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I need to merge chunks from a few but large files. Each line contains the file name and byte offsets.

# file  begin   end 
foo/a   11970   12010
foo/a   22995   23035
foo/b   45090   45130
foo/b   46035   46075
foo/b   48150   48190
foo/c   16200   16240
foo/c   17550   17590
foo/c   18540   18580
foo/c   26730   26770
foo/c   34245   34285

The extraction could use tail -c and head -c, but this would reopen the same file many times, slowing down the process. The unique solution I thought of was coding a program that seeked to the beginning of each chunk and printed until the end, opening each file only once.

Do you have any suggestion?

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Please feel free to fix grammar and semantic errors, so I can improve my English. –  Kanvuanza Mar 31 '13 at 20:14
    
when you say chunks, do you mean chunk of lines, say lines 300-to-400 of 10,000 lines long file ? Or do you refer something else as chunk ? –  Mel_Burslan Mar 31 '13 at 20:19
    
I mean "file foo/a from byte 11970 to 12010". Thanks, I'll update the question. –  Kanvuanza Mar 31 '13 at 20:31
    
I don't think you're going to get better than your own idea of opening all the files ahead of time then seeking about in them. That seems pretty efficient especially if there are only three unique ones as in your example. Very quick job in any reasonable scripting language. –  grifferz Mar 31 '13 at 21:05
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2 Answers

Something like this perl should work. Replace filenames where appropriate.

#!/usr/bin/env perl

use strict;
use warnings;
use IO::Handle;

open(my $list_fh, '<', 'somefile') or die "Failed to open list file: $!";
open(my $out_fh, '>', 'outfile') or die "Failed to open out file: $!";
my $merge_fh = IO::Handle->new();
my $cur_fname = q{};
my $buff;

while ( my $line = <$list_fh> ) {
    next if $line =~ /^\s?#/;
    chomp($line);
    my ($fname, $begin, $end) = split(/\s+/, $line);
    if ( $cur_fname ne $fname ) {
        $merge_fh->close() if $merge_fh->opened();
        open($merge_fh, '<', $fname) or die "Failed to open file: $!";
        $cur_fname = $fname;
    }

    seek($merge_fh, $begin, 0);
    read($merge_fh, $buff, $end - $begin);
    print {$out_fh} $buff or die "Failed to write to $cur_fname: $!";
}

$merge_fh->close();
$out_fh->close();
$list_fh->close();
share|improve this answer
    
Great! Just could fail if the chunks get too large, perhaps chop up the read/print into a loop. –  vonbrand Mar 31 '13 at 22:25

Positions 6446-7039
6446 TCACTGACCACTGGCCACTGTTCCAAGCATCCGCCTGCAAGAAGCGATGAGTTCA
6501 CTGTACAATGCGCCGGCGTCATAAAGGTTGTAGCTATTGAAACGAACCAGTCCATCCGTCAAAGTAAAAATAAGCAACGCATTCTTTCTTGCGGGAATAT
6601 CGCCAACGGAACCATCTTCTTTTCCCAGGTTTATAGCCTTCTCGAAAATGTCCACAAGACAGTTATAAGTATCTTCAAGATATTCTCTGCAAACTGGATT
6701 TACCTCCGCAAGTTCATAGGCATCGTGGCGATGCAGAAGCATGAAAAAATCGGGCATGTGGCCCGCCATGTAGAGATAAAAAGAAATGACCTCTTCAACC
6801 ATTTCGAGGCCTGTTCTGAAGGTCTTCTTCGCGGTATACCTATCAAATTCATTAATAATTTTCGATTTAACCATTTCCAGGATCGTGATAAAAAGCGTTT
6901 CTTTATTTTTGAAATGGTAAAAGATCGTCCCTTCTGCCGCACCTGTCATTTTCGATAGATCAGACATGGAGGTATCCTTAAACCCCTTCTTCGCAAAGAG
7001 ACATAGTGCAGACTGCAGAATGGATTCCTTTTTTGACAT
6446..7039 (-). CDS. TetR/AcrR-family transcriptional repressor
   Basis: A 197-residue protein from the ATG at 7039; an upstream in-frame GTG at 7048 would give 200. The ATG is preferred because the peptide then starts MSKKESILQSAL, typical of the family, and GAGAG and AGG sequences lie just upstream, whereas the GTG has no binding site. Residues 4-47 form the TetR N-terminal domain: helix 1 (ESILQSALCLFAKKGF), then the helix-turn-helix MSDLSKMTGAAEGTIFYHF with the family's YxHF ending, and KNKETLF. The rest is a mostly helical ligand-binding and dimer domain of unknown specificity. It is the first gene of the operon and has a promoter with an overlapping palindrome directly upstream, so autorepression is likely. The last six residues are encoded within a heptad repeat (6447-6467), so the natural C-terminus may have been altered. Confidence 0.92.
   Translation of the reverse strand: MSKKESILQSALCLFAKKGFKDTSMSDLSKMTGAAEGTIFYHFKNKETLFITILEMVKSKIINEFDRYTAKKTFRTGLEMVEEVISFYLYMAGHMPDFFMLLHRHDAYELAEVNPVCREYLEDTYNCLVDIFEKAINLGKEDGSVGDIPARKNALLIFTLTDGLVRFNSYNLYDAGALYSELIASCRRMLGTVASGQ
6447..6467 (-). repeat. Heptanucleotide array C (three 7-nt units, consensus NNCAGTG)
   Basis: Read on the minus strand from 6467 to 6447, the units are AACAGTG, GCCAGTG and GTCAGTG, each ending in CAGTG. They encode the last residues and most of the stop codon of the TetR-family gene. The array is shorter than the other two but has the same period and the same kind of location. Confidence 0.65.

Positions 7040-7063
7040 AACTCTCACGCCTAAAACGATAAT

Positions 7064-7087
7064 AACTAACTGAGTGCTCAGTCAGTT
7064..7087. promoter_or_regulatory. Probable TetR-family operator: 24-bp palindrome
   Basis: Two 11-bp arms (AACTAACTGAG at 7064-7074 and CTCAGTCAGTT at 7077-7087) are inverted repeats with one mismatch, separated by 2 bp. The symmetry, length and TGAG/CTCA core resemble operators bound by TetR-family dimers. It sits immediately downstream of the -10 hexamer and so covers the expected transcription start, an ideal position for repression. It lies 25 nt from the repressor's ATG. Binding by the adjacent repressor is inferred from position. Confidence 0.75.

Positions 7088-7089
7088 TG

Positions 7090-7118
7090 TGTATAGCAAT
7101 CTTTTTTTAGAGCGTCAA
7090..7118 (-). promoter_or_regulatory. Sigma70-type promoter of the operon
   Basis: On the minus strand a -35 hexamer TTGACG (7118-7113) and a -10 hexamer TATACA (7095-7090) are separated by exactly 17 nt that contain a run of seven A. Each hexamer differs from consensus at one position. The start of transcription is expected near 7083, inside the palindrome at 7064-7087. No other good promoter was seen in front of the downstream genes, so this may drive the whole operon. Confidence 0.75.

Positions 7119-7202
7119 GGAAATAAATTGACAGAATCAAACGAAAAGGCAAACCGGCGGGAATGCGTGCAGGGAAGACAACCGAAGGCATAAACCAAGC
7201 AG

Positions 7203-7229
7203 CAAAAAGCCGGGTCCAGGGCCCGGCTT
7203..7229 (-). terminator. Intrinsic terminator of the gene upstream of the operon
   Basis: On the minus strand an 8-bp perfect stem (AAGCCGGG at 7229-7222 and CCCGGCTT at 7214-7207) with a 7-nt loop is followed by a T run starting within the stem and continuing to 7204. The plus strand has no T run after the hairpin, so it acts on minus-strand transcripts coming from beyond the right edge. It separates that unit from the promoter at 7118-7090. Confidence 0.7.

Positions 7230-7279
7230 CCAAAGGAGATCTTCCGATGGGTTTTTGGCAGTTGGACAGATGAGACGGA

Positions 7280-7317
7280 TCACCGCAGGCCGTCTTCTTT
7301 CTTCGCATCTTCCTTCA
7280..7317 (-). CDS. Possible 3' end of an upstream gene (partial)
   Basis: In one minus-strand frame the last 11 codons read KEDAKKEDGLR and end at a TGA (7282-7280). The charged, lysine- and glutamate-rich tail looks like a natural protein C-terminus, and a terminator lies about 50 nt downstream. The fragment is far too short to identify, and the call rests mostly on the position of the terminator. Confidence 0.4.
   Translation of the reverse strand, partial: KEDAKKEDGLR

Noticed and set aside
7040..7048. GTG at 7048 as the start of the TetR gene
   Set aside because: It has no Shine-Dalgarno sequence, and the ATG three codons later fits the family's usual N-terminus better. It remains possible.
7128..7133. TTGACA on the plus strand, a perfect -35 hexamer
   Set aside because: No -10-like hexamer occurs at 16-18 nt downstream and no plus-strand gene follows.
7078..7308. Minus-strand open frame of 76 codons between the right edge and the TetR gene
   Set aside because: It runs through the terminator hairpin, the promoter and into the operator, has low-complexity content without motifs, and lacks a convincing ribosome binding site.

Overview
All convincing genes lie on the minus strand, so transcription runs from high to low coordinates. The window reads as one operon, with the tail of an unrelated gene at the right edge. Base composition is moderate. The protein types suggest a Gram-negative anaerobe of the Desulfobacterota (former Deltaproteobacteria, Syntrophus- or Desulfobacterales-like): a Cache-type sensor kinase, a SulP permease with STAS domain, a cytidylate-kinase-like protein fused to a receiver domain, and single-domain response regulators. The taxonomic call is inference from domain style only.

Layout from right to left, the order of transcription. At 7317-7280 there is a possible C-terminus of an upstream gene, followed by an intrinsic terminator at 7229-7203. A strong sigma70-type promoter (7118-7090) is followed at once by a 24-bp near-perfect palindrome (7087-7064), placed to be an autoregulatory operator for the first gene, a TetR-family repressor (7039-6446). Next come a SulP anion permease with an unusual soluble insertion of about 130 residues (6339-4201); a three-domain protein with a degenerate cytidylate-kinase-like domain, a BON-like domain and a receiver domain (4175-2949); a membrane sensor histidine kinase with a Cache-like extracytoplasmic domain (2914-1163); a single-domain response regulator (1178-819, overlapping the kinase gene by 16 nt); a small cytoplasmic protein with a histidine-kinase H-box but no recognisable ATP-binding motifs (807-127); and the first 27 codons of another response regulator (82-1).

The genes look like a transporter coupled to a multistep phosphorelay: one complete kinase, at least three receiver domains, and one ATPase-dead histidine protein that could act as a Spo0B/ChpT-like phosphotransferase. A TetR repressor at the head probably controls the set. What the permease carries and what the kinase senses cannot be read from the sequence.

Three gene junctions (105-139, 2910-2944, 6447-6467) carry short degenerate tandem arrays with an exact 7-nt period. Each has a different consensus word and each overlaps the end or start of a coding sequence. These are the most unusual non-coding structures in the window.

@vonbrand I don't seen anything perl's documentation of read() or my OS's manpage for fread() that indicates there is some limitation to this. Do you mean from a lack of RAM to hold the data? –  jordanm Mar 31 '13 at 22:34
    
Exactly. Might push it into swapping. –  vonbrand Mar 31 '13 at 22:36
    
I'm looking for a small and elegant solution instead of writing a new program. Anyway this is a nice answer! –  Kanvuanza Mar 31 '13 at 23:37
    
@Kanvuanza It's not a one-liner, but I would consider it a "small" script. –  jordanm Mar 31 '13 at 23:38
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With zsh:

zmodload zsh/mapfile
while read -r f b e; do
  [ -f $f ] && printf %s ${${mapfile[$f]}[b+1,e+1]}
done < list.txt > merged

Don't get too enthusiastic though. $mapfile does use mmap but reads the whole file in memory. (see info zsh 'The zsh/mapfile Module' for details).

With ksh93:

PATH=/opt/ast/bin:$PATH export PATH
while read -r f b e; do
  [[ -f $f ]] && head -c "$((e-b+1))" < "$f" <#(($b))
done < list.txt > merged

Setting PATH that way is so that head be the ksh93 builtin (even if there's no /opt/ast/bin directory). <#((n)) is ksh93's frontend to lseek.

PATH=/opt/ast/bin:$PATH export PATH
while read -r f b e; do
  [[ -f $f ]] && head -c "$((e-b+1))" -s "$b" < "$f"
done < list.txt > merged

ksh93's head has the -s option to skip data (uses lseek internally for regular files). It would work as long as ksh93 has been built with the head builtin included.

share|improve this answer
    
The relevant info page talks about mapping file names to file contents through an associative array, isn't there a more direct way to get a range out of the file? I can't find that Perly syntax on file ranges either (no, no zsh user). –  vonbrand Mar 31 '13 at 22:50
    
Very useful module, I'll test with real data tomorrow, but seems pretty fast. When the mapped file is freed up from memory? I'm worried about filling up the RAM because 4 or 6 files can easily reach 100Mb. –  Kanvuanza Mar 31 '13 at 23:49
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